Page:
I’m still reading Bullets into Bells, the anthology about gun violence. It’s a remarkable collection. On Saturday we had a local town hall to follow up on the students’ march against gun violence. I realized we think about it almost entirely in terms of the mass events–but every gun death creates a circle of trauma, as this poem explores.
How My Mother Died
My father shook the gun to get the bullet out.
He was a careless man, but only once.
I shouldn’t linger on this, the road rising out of itself,
my father out on Pine Street in the dark,
down on all fours trying to open up his face
with gravel, trying to get down to the tar
of what went wrong by making blood again.
They find him there in a dream of twigs Continue reading “Monday Poem”
They are legion now, as are the bullets. This one from a moving anthology called Bullets into Bells (thoughtfully edited by Brian Clements, Alexandra Teague and Dean Rader), which combines poems with reactions from survivors of gun violence:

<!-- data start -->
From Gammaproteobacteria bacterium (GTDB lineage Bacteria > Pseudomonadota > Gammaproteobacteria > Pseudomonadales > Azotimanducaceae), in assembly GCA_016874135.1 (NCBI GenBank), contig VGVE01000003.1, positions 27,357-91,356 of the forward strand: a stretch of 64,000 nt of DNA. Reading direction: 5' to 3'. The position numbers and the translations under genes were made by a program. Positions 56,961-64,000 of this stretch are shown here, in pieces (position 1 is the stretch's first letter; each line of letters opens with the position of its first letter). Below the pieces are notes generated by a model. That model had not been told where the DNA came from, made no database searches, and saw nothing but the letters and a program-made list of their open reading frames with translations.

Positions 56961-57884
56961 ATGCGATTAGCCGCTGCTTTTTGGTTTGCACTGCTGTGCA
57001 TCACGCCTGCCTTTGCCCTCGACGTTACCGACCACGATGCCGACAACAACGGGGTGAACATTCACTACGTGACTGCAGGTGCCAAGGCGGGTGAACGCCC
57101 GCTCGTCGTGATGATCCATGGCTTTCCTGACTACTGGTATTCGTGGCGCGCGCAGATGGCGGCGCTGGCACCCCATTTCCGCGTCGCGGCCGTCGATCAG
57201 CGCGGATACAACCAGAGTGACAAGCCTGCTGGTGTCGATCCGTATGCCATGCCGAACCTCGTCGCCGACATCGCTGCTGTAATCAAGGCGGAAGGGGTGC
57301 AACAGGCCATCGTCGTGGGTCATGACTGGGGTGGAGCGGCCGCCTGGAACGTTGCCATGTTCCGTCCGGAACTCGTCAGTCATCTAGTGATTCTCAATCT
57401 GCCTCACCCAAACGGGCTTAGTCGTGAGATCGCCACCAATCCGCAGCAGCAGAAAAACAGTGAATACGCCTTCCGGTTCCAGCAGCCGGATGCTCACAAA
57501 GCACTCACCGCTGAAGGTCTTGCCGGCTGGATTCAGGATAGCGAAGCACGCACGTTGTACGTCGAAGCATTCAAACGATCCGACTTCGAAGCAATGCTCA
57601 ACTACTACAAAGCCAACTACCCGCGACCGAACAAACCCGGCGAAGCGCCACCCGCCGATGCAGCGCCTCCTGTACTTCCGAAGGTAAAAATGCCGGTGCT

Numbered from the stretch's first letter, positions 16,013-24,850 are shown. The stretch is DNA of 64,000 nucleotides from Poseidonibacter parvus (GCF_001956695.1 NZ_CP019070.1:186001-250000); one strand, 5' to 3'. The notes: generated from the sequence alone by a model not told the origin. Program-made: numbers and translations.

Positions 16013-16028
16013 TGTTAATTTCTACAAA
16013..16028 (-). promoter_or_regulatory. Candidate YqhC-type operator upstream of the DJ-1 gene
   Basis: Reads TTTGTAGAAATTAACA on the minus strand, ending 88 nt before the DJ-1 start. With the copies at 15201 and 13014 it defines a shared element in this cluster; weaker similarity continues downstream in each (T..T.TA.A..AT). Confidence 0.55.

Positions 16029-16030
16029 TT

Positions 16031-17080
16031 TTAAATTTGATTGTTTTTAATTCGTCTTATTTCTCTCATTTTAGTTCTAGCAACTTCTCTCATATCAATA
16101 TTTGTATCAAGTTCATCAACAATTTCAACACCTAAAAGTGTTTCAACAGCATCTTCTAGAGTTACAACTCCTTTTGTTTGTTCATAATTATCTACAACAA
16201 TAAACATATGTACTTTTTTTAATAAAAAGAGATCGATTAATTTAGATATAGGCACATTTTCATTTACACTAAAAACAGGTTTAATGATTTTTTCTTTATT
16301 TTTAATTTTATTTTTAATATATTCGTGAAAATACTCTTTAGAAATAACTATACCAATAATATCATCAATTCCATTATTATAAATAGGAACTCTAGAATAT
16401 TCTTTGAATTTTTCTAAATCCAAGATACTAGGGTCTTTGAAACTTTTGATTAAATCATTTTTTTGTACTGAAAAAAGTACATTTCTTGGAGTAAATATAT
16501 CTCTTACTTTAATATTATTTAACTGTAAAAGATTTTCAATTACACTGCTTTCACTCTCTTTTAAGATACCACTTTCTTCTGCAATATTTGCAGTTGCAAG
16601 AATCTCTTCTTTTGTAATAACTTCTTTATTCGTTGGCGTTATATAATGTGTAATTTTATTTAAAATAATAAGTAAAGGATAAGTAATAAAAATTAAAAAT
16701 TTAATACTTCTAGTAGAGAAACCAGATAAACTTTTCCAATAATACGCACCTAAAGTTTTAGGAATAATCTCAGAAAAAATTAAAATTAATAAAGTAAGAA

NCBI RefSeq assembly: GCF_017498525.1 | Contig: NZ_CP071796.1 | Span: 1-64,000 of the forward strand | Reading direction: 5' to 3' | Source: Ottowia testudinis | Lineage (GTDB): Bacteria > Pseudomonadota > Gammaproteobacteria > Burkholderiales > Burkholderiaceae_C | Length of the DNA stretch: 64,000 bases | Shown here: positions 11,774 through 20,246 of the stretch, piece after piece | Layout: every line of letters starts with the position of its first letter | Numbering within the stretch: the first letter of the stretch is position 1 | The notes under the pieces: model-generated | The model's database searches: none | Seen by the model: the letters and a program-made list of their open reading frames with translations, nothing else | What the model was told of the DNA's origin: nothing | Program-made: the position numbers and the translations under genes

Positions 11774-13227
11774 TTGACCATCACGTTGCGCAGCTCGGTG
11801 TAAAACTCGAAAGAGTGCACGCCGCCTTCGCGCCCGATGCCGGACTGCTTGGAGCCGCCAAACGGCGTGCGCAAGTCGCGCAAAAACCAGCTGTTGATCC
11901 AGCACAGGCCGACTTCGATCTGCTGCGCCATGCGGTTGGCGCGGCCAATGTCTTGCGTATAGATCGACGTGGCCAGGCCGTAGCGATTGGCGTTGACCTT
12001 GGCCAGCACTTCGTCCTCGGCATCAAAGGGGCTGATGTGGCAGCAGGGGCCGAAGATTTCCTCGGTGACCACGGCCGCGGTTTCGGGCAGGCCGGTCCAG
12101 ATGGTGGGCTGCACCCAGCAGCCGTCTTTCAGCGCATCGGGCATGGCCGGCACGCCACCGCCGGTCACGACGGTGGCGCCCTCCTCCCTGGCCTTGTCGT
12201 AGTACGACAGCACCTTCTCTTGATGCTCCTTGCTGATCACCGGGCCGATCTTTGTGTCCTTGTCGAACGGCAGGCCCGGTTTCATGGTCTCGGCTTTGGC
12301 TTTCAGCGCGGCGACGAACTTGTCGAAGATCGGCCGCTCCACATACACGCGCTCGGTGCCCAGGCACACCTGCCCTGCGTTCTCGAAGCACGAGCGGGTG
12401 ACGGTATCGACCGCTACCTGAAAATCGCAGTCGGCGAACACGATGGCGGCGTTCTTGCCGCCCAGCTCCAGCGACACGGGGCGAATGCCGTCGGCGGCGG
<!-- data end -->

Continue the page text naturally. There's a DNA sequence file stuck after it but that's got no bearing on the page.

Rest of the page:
The Bullet, in Its Hunger
The bullet, in its hunger, craves the womb
of the body. The warm thrum there. Begs always
release from the chilly, dumb chamber.
Look at this one whose glee
of escape was outshone only by the heavens
above him. The night’s even-keeled
breath. All things thus far dreams from
his cramped bunker. But now
the world. Let me be a ravenous diamond
in it, he thinks, chewing through the milky jawbone
of this handsome seventeen-year-old. Of course
he would love to nestle amidst the brain’s
scintillating catacombs (which, only for the boy’s dumb luck,
slipped away) but this will do. The bullet does
not, as the boy goes into shock, or as his best friend
stutters, palming the fluid wound, want to know the nature
of the conflict, nor the sound of the shooter’s
mother in prayer, nor the shot child’s future harmonies:
the tracheotomy’s muffled wheeze
threaded through the pencil’s whisper as the boy scrawls I’m
the bullet, like you, simply craves
the warmth of the body. Like you, only wants
to die in someone’s arms.